While that’s happening, an anonymous group of hackers apparently hacked PayPal, one of the service providers that cut off service to WikiLeaks. Smaller tokens of support could be found on Time magazine’s site. As of Thursday afternoon, Assange was leading against more than 25 other candidates to be the magazine’s Person of the Year with more than 320,000 votes cast online.
Ben Laurie, a London-based computer security expert who has reportedly advised WikiLeaks in the past, said Assange is nothing if not exacting.
“Julian’s a smart guy, and this is an interesting tactic,” Laurie told reporters. “He will hope it deters anyone from acting against him.”
Years to crack code
It could take an incalculable number of years to figure out the combination of letters, numbers and symbols comprising the 256-bit key code.
It’s anyone’s guess what’s in the file labeled “insurance.aes256.”
But few doubt that it’s interesting.
That massive file size is big enough to hold the contents of all of the group’s leaks since July: 90,000 secret intelligence documents about the Afghanistan War; 400,000 pages of classified intel about the Iraq War, and purportedly more than a quarter million cables authored by U.S. diplomats.
Assange has said in previous interviews that Bank of America leaked him a hard drive, and he’s warned that WikiLeaks is planning a major leak about a large bank, according to Forbes.
Assange has also claimed to have files on oil giant BP.
Reports of the “poison pill” file containing any sort of “nuclear bomb of information are completely over exaggerated,” Jennifer Robinson, one of Assange�s lawyers, told CNN.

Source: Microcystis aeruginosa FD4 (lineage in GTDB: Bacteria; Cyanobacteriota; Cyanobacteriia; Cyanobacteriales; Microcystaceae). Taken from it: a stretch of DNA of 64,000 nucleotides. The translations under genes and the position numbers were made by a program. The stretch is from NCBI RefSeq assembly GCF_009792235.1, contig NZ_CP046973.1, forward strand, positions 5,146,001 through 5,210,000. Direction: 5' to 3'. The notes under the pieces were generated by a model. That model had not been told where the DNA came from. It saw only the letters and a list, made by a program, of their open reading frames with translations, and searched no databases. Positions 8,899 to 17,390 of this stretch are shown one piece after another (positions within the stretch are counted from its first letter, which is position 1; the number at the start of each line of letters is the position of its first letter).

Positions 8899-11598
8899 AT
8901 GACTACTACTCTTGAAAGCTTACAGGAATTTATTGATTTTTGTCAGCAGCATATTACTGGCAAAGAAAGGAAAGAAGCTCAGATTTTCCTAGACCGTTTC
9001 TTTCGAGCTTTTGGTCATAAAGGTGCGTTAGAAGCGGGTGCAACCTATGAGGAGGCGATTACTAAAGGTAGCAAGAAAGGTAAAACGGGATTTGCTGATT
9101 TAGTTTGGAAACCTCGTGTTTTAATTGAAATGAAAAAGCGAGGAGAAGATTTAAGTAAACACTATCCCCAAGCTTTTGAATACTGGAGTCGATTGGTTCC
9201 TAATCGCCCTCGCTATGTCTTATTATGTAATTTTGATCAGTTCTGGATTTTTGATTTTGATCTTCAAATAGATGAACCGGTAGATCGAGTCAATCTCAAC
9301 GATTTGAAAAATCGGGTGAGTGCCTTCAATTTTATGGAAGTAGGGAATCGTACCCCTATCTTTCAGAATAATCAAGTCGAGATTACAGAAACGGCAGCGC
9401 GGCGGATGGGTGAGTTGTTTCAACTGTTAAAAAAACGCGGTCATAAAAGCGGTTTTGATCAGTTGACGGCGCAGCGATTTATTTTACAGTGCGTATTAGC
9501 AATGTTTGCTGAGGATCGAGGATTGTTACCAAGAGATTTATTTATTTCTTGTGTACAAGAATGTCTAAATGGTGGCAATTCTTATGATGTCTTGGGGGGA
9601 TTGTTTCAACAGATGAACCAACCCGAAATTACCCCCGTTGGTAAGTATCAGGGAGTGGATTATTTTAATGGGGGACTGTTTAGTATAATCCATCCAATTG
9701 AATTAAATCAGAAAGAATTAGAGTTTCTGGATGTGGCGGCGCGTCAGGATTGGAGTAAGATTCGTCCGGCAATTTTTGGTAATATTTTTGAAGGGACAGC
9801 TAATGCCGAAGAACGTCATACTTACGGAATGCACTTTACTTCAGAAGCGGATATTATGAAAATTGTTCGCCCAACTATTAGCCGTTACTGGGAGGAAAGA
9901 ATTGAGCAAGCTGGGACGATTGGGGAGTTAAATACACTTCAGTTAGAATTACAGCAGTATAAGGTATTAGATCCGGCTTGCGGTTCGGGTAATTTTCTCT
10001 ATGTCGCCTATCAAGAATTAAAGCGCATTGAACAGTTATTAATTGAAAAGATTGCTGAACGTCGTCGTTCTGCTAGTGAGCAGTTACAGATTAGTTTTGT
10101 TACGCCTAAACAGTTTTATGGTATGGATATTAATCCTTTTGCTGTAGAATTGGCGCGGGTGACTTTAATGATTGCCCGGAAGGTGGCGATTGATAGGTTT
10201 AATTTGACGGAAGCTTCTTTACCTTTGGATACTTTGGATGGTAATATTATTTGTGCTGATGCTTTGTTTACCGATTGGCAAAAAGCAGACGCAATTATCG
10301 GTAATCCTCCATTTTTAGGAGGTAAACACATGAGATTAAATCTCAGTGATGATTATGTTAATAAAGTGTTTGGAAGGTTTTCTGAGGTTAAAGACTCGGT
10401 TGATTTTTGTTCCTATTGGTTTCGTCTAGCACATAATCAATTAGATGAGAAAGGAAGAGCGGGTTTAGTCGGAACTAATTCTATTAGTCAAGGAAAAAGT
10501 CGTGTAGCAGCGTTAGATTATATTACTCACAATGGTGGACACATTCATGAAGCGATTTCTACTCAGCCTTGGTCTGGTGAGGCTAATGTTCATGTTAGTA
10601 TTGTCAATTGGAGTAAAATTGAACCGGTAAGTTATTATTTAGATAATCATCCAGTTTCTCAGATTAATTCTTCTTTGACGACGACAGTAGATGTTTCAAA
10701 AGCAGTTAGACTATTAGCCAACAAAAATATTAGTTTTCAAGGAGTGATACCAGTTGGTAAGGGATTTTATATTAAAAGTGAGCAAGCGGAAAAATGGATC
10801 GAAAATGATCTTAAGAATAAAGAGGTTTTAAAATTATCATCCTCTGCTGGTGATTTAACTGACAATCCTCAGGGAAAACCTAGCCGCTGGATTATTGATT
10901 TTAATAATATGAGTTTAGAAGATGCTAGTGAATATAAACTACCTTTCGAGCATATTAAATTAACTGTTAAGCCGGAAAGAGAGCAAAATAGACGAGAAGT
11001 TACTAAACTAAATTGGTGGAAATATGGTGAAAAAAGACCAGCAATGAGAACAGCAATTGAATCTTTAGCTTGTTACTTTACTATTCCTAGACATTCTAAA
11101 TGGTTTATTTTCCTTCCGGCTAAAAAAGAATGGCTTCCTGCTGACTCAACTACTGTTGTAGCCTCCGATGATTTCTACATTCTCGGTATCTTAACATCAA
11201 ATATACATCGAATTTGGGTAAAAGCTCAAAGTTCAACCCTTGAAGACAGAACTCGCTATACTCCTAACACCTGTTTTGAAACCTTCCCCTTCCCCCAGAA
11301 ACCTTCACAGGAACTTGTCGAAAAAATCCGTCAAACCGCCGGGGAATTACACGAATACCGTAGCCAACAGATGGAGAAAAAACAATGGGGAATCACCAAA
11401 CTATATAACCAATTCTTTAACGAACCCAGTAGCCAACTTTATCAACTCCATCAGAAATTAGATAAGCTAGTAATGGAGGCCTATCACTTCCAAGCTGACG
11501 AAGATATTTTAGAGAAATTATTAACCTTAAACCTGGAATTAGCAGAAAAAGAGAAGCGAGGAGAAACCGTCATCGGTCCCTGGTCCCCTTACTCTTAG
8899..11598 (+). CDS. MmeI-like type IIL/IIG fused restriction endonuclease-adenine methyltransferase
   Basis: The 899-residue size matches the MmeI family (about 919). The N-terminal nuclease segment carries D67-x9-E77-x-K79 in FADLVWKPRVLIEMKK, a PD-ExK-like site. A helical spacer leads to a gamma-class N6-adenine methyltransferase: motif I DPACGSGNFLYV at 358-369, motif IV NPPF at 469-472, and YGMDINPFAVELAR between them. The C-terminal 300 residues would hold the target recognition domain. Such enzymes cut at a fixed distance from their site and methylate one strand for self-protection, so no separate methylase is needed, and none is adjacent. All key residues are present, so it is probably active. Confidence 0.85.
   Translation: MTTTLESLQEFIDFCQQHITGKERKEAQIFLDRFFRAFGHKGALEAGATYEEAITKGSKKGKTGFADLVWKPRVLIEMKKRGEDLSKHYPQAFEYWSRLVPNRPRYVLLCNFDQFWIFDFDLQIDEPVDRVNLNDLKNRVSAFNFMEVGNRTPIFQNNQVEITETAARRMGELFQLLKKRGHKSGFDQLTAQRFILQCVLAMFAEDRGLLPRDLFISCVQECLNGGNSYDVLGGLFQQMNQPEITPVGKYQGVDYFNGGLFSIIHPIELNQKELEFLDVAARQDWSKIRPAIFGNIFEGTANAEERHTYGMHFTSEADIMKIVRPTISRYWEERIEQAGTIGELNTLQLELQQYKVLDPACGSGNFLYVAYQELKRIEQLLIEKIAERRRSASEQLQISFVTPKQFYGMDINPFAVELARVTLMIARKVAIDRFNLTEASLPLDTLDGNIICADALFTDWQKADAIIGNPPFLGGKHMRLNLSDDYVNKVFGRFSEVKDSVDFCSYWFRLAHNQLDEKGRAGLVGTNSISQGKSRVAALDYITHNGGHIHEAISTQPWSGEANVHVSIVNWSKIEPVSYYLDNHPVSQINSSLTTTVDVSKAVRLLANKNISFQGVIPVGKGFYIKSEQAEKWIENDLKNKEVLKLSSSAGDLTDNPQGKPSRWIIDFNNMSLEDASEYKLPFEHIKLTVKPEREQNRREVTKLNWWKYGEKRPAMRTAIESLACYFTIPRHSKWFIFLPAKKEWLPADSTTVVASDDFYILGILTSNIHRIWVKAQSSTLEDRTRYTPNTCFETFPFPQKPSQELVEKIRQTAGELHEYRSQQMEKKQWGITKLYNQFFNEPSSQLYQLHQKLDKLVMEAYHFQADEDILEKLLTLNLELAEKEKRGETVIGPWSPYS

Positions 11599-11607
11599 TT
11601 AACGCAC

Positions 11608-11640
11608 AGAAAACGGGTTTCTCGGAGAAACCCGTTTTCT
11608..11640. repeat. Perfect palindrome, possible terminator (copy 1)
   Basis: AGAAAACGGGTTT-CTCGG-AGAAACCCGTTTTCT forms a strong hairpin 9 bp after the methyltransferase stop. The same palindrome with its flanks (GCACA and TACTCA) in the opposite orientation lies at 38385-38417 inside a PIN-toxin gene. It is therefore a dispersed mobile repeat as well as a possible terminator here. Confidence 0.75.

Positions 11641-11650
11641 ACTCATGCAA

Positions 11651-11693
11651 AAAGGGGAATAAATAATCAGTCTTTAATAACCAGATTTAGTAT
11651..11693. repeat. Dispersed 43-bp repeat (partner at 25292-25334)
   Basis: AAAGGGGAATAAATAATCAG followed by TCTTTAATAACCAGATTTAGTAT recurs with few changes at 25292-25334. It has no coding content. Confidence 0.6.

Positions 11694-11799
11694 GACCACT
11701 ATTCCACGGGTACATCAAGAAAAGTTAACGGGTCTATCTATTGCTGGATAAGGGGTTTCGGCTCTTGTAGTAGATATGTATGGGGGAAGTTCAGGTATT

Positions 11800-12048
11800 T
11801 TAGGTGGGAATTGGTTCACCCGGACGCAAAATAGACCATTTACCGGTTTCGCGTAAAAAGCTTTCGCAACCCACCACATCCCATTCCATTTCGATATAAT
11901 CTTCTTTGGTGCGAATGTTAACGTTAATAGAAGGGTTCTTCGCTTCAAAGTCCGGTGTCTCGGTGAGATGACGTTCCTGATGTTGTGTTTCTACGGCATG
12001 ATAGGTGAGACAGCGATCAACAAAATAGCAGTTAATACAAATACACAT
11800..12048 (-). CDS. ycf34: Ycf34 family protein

Assange has hinted that whatever information he has, it’s unredacted.
WikiLeaks came under tremendous fire this summer after its release of the Afghan War logs. Human rights organizations and government officials across the world said that the group’s failure to remove the names of informants who had helped coalition forces in Afghanistan put those sources in grave jeopardy.
Assange told Time that he was not aware of anyone ever hurt by a WikiLeaks document release. Read the full transcript
If the “poison pill” file is opened and its contents published online, it becomes easier to trace who might be involved, Nigam said. But it will still be hard.
“You could have your IP address visible and accessible to trace,” he said.
“But if your goal is to hide your identity, then you will use proxy servers, hide your ID through rerouting so that information bounces from place to place until the person chasing you ends up in a dead zone. You could leave traces behind by accident, but I think we are safe in saying people affiliated with this situation know what they’re doing.”
Nigam was one of the first prosecutors in the U.S. Justice Department to pursue internet child predators. He’s experienced in investigating cases using online techniques, but also in the real world.
“The government would be wise not to focus on the technical, and instead concentrate on finding and talking with people who were around Assange in the last few years, the people who he trusts,” Nigam said.
Technology won’t turn on a friend, he said, but people will.